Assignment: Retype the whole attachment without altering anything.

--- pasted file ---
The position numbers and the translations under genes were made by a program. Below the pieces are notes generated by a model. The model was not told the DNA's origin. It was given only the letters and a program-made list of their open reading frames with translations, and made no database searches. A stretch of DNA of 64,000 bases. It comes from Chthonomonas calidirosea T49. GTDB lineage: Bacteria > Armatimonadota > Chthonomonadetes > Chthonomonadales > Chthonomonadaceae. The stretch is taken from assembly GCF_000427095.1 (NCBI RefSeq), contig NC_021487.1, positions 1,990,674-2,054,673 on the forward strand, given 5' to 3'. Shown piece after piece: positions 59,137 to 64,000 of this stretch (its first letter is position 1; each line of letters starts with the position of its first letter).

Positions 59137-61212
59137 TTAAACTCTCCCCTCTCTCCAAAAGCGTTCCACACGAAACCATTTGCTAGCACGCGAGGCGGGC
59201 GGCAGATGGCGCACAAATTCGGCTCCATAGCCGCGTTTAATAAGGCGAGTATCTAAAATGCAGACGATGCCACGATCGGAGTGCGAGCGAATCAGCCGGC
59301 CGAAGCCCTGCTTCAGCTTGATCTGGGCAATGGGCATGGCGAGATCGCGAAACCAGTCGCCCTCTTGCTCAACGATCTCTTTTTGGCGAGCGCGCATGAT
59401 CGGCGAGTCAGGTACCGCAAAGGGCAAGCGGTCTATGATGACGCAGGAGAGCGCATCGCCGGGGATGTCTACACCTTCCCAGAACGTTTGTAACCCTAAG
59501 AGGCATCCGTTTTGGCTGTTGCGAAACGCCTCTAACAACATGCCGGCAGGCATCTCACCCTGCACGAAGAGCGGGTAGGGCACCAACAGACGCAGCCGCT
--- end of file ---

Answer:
The position numbers and the translations under genes were made by a program. Below the pieces are notes generated by a model. The model was not told the DNA's origin. It was given only the letters and a program-made list of their open reading frames with translations, and made no database searches. A stretch of DNA of 64,000 bases. It comes from Chthonomonas calidirosea T49. GTDB lineage: Bacteria > Armatimonadota > Chthonomonadetes > Chthonomonadales > Chthonomonadaceae. The stretch is taken from assembly GCF_000427095.1 (NCBI RefSeq), contig NC_021487.1, positions 1,990,674-2,054,673 on the forward strand, given 5' to 3'. Shown piece after piece: positions 59,137 to 64,000 of this stretch (its first letter is position 1; each line of letters starts with the position of its first letter).

Positions 59137-61212
59137 TTAAACTCTCCCCTCTCTCCAAAAGCGTTCCACACGAAACCATTTGCTAGCACGCGAGGCGGGC
59201 GGCAGATGGCGCACAAATTCGGCTCCATAGCCGCGTTTAATAAGGCGAGTATCTAAAATGCAGACGATGCCACGATCGGAGTGCGAGCGAATCAGCCGGC
59301 CGAAGCCCTGCTTCAGCTTGATCTGGGCAATGGGCATGGCGAGATCGCGAAACCAGTCGCCCTCTTGCTCAACGATCTCTTTTTGGCGAGCGCGCATGAT
59401 CGGCGAGTCAGGTACCGCAAAGGGCAAGCGGTCTATGATGACGCAGGAGAGCGCATCGCCGGGGATGTCTACACCTTCCCAGAACGTTTGTAACCCTAAG
59501 AGGCATCCGTTTTGGCTGTTGCGAAACGCCTCTAACAACATGCCGGCAGGCATCTCACCCTGCACGAAGAGCGGGTAGGGCACCAACAGACGCAGCCGCT